Gordon Campbell | Parliament TV | Parliament Today | Video | Questions Of the Day | Search

 


Greens carry nurses' fair pay fight into House

29 June, 2004

Greens carry nurses' fair pay fight into House

The Green Party is calling on the Government to act on the petition signed by the 125,000 New Zealanders demanding that safe hospital staffing levels and fair pay for nurses.

Green Health spokesperson, Sue Kedgley today helped receive the petition on the steps of Parliament.

"Labour has made a lot of supportive noises about pay equity but now is the time for action," said Ms Kedgley. "Nurses are the most glaring example of an entire, largely female, profession that is undervalued and significantly underpaid. While nurses salaries start at around $30,000, police start at $40,000 and can earn over $60,000 on the basic salary scale."

Ms Kedgley, who will question the Health Minister about her Government's intentions in regard to the petition during Question Time in the House this afternoon, also pointed out that the burden placed on under-paid nurses put patient safety at risk.

"The Green Party backs the Nurses Organisation's call for a binding ratio of one nurse to between four and six patients, depending on the size of hospital. Unsafe staffing ratios compromise patient safety and help contribute to the migration of our talented nursing staff to counties where their skills are recognised and rewarded.

"The hospital system is 2000 nurses short, and the government is spending about $100 million a year trying to recruit nurses," Ms Kedgley said. "The fact is, we will never overcome the chronic shortage of nurses in our hospitals until nurses are fairly paid."

Ms Kedgley's question to the Health Minister today: Is she going to act on the call of 125,000 New Zealanders who have signed a petition calling on the Government to fund district health boards so they can pay nurses fairly and ensure safe staffing levels; if not, why not?

ENDS


© Scoop Media

 
 
 
 
 
Parliament Headlines | Politics Headlines | Regional Headlines

 

Breed Laws Don’t Work: Vets On New National Dog Control Plan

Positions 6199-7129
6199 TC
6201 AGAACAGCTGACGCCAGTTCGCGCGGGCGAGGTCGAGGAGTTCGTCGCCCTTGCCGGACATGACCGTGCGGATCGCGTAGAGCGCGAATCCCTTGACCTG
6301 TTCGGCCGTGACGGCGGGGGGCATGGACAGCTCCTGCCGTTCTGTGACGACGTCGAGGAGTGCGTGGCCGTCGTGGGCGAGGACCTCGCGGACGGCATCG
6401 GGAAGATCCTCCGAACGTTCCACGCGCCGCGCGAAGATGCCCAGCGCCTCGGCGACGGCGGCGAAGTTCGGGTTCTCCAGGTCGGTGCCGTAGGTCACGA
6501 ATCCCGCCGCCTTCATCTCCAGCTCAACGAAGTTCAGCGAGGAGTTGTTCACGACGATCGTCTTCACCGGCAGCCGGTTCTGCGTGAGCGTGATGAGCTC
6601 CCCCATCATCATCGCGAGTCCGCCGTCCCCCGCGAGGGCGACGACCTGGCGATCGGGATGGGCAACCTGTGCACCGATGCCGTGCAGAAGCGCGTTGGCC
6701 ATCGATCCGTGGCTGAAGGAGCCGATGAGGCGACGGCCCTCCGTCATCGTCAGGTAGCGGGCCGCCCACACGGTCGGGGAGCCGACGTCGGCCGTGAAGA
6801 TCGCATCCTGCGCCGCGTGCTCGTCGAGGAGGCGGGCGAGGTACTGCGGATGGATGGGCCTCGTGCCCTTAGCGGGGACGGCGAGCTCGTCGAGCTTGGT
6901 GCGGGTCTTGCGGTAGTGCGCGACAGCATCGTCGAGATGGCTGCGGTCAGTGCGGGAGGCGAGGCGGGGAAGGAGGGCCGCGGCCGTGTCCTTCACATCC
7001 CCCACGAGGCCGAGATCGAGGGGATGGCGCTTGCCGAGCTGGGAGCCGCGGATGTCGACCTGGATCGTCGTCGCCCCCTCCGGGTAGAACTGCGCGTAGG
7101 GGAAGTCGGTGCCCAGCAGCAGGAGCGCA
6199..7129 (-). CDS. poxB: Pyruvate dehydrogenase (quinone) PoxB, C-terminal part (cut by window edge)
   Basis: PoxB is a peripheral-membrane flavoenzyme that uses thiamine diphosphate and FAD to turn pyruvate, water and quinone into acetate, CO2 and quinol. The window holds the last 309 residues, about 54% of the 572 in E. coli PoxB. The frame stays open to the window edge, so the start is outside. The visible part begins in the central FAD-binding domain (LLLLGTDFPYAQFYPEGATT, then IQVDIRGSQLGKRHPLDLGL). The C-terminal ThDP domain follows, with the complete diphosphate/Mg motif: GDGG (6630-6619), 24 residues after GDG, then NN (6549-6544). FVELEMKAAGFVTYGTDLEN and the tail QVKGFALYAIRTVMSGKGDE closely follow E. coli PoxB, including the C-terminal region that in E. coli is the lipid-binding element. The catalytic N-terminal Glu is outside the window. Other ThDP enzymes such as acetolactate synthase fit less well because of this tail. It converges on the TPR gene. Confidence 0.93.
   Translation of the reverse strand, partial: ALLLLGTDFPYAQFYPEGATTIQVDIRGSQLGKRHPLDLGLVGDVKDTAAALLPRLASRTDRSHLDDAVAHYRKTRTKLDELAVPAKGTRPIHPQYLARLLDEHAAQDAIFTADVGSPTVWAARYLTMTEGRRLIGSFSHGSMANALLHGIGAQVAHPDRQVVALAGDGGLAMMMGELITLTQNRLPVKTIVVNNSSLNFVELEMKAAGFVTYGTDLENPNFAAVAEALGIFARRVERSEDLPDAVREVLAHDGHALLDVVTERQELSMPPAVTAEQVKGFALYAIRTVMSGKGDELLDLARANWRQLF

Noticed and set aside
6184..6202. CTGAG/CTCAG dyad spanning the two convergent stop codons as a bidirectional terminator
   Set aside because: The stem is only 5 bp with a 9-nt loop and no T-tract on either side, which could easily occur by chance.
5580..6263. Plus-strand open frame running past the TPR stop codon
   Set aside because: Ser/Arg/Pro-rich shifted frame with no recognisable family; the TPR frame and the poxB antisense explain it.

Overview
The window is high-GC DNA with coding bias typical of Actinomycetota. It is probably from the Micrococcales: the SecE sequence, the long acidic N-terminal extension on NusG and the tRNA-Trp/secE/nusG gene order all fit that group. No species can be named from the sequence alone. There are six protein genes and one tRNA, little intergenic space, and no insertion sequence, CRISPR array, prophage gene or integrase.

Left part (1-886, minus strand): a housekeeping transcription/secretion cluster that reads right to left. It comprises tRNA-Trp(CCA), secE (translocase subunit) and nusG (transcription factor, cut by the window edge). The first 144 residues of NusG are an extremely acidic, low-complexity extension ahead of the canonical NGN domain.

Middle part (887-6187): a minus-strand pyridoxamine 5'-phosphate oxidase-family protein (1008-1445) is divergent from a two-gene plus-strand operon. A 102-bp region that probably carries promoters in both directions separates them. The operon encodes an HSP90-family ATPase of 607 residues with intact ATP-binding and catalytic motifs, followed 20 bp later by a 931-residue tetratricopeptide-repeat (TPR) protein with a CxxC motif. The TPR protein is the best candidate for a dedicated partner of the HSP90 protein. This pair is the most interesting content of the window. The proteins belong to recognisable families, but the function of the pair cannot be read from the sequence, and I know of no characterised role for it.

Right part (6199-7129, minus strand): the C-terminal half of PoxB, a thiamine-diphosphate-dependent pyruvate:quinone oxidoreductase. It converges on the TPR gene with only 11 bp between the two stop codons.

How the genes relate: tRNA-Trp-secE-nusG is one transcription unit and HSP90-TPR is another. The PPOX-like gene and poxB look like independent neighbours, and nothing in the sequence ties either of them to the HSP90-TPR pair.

It is pleasing therefore to see Louise Upston Associate Minister for Local Government calling for a comprehensive solution... However, relying on breed specific laws to manage dog aggression will not work. More>>

ALSO:

Corrections Corrected: Supreme Court Rules On Release Dates

Corrections has always followed the lawful rulings of the Court in its calculation of sentence release dates. On four previous occasions, the Court of Appeal had upheld Corrections’ practices in calculating pre-sentence detention. More>>

ALSO:

Not Waiting On Select Committee: Green Party Releases Medically-Assisted Dying Policy

“Adults with a terminal illness should have the right to choose a medically assisted death,” Green Party health spokesperson Kevin Hague said. “The Green Party does not support extending assisted dying to people who aren't terminally ill because we can’t be confident that this won't further marginalise the lives of people with disabilities." More>>

ALSO:

General Election Review: Changes To Electoral Act Introduced

More effective systems in polling places and earlier counting of advanced votes are on their way through proposed changes to our electoral laws, Justice Minister Amy Adams says. More>>

Gordon Campbell: On Our Posturing At The UN

In New York, Key basically took an old May 2 Washington Post article written by Barack Obama, recycled it back to the Americans, and still scored headlines here at home… We’ve had a double serving of this kind of comfort food. More>>

ALSO:

Treaty Settlements: Bills Delayed As NZ First Pulls Support

Ngāruahine, Te Atiawa and Taranaki are reeling today as they learnt that the third and final readings of each Iwi’s Historical Treaty Settlement Bills scheduled for this Friday, have been put in jeopardy by the actions of NZ First. More>>

ALSO:

Gordon Campbell: On The Damage De-Regulation Is Doing To Fisheries And Education, Plus Kate Tempest

Our faith in the benign workings of the market – and of the light-handed regulation that goes with it – has had a body count. Back in 1992, the free market friendly Health Safety and Employment Act gutted the labour inspectorate and turned forestry, mining and other workplace sites into death traps, long before the Pike River disaster. More>>

Get More From Scoop

 

LATEST HEADLINES

 
 
 
 
 
 
 
 
 
Parliament
Search Scoop  
 
 
Powered by Vodafone
NZ independent news